ABN AMRO loan portfolio for agricultural sector grows

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Harvesting agriculture

ABN AMRO has noted a rise in the number of loans it is providing to the agricultural sector, with the volume of the loan portfolio growing by a few percentage points in 2013. "We welcomed more than 300 new clients last year," says Pierre Berntsen, Director of Agricultural Companies at ABN AMRO.

When assessing a credit application, the Agriculture teams make two analyses: a business and a financial analysis. The business analysis assesses both the enterprise and the entrepreneur; the financial analysis focuses on profitability, assets and liquidity. "We are selective in our lending," notes Berntsen. "We only lend capital if we have confidence in the business. People often say that the bank doesn’t have enough capital to lend, but this is never the reason for denying a loan application."

Investments and credit requirement vary among agricultural subsectors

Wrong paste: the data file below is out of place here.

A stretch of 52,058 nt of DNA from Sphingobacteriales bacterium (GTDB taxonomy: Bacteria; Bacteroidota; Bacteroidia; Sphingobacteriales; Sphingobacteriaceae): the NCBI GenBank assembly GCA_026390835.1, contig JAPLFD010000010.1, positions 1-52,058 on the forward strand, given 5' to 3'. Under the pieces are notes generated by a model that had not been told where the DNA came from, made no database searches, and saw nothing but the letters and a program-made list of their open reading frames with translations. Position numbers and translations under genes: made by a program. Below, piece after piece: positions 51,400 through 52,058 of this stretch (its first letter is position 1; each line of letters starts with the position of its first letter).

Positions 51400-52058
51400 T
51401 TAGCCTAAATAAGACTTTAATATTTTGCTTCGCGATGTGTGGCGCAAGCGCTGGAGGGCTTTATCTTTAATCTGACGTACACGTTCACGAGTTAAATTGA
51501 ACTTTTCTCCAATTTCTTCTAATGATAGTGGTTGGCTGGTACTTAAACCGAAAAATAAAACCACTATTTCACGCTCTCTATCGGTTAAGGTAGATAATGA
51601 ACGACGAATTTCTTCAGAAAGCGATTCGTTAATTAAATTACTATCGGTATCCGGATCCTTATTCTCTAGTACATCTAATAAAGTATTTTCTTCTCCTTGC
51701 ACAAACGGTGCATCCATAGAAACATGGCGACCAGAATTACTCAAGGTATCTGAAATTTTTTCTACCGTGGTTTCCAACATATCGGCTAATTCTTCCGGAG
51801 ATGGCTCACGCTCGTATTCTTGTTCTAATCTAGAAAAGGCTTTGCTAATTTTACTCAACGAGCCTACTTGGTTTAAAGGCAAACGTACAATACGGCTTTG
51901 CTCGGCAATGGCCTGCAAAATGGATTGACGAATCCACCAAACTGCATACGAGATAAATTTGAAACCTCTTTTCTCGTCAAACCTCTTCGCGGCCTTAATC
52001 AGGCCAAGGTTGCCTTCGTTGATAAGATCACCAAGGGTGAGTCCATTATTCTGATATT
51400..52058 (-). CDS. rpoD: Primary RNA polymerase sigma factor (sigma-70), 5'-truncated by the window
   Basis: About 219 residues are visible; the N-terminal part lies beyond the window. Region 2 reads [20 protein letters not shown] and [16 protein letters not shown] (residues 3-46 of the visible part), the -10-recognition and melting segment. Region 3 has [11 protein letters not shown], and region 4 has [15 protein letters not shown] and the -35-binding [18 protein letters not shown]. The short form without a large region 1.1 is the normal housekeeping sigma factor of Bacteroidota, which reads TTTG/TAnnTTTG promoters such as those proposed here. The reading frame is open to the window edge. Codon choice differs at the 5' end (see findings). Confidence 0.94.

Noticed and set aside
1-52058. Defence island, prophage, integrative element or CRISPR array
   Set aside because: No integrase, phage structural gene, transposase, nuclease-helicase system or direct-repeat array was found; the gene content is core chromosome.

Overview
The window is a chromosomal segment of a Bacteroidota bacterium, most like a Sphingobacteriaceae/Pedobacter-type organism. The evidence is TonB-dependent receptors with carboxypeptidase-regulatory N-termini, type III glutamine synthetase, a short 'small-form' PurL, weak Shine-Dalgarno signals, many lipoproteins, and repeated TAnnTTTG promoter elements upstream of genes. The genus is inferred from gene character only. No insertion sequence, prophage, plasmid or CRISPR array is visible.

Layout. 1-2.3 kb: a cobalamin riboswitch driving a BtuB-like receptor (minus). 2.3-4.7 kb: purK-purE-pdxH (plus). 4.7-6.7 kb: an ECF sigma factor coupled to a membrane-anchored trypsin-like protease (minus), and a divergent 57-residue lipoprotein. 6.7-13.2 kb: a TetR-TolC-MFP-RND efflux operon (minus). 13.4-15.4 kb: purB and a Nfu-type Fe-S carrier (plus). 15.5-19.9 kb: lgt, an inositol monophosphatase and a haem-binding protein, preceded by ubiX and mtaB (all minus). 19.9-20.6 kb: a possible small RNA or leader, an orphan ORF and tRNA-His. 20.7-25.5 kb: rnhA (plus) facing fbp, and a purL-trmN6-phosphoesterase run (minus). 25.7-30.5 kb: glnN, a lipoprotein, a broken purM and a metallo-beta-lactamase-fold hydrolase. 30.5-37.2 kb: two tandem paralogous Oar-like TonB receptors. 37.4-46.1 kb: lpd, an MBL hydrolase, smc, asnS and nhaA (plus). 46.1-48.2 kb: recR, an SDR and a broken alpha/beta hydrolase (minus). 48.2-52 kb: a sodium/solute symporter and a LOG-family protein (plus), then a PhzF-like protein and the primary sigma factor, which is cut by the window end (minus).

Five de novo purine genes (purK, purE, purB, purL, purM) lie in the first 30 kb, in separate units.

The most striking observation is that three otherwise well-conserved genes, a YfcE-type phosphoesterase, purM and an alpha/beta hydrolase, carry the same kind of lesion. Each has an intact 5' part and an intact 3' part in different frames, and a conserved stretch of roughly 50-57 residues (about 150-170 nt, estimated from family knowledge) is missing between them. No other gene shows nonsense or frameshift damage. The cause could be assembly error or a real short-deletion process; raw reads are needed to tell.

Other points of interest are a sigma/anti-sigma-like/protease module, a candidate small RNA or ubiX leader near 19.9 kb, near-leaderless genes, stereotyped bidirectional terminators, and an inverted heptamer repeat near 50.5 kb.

ABN AMRO’s total credit portfolio for the agricultural sector is growing – but that doesn’t mean each subsector has the same credit requirement. "The poultry sector, for instance, has invested heavily in recent years in improving animal welfare, because battery cages are now prohibited. And the dairy cattle sector has recently invested a lot in stables in the run-up to 2015 when the dairy production quota will end. This sector is expected to remain ambitious. Another example is greenhouse farming, where profits are under pressure and investments are limited."

No general forecast for the agricultural sector

Berntsen says that given the diversity of subsectors, it’s virtually impossible to predict the future of the agricultural sector. "The dairy cattle and farming sectors are doing well, but some parts of the agricultural sector are having a hard time. At any rate, the agricultural sector has its own dynamics that often have nothing to do with the economic situation, but more with supply and demand – especially supply. In a good potato year, there will be a large supply, with huge consequences for the price."

Rising food prices

Berntsen expects food prices to remain very high in the coming years. “There’s nothing to be done about that. The global population is growing, and every mouth needs to be fed. Raw materials are needed for all that food, and the demand is growing. As a result, prices will remain high,” says the Director of Agricultural Companies at ABN AMRO.

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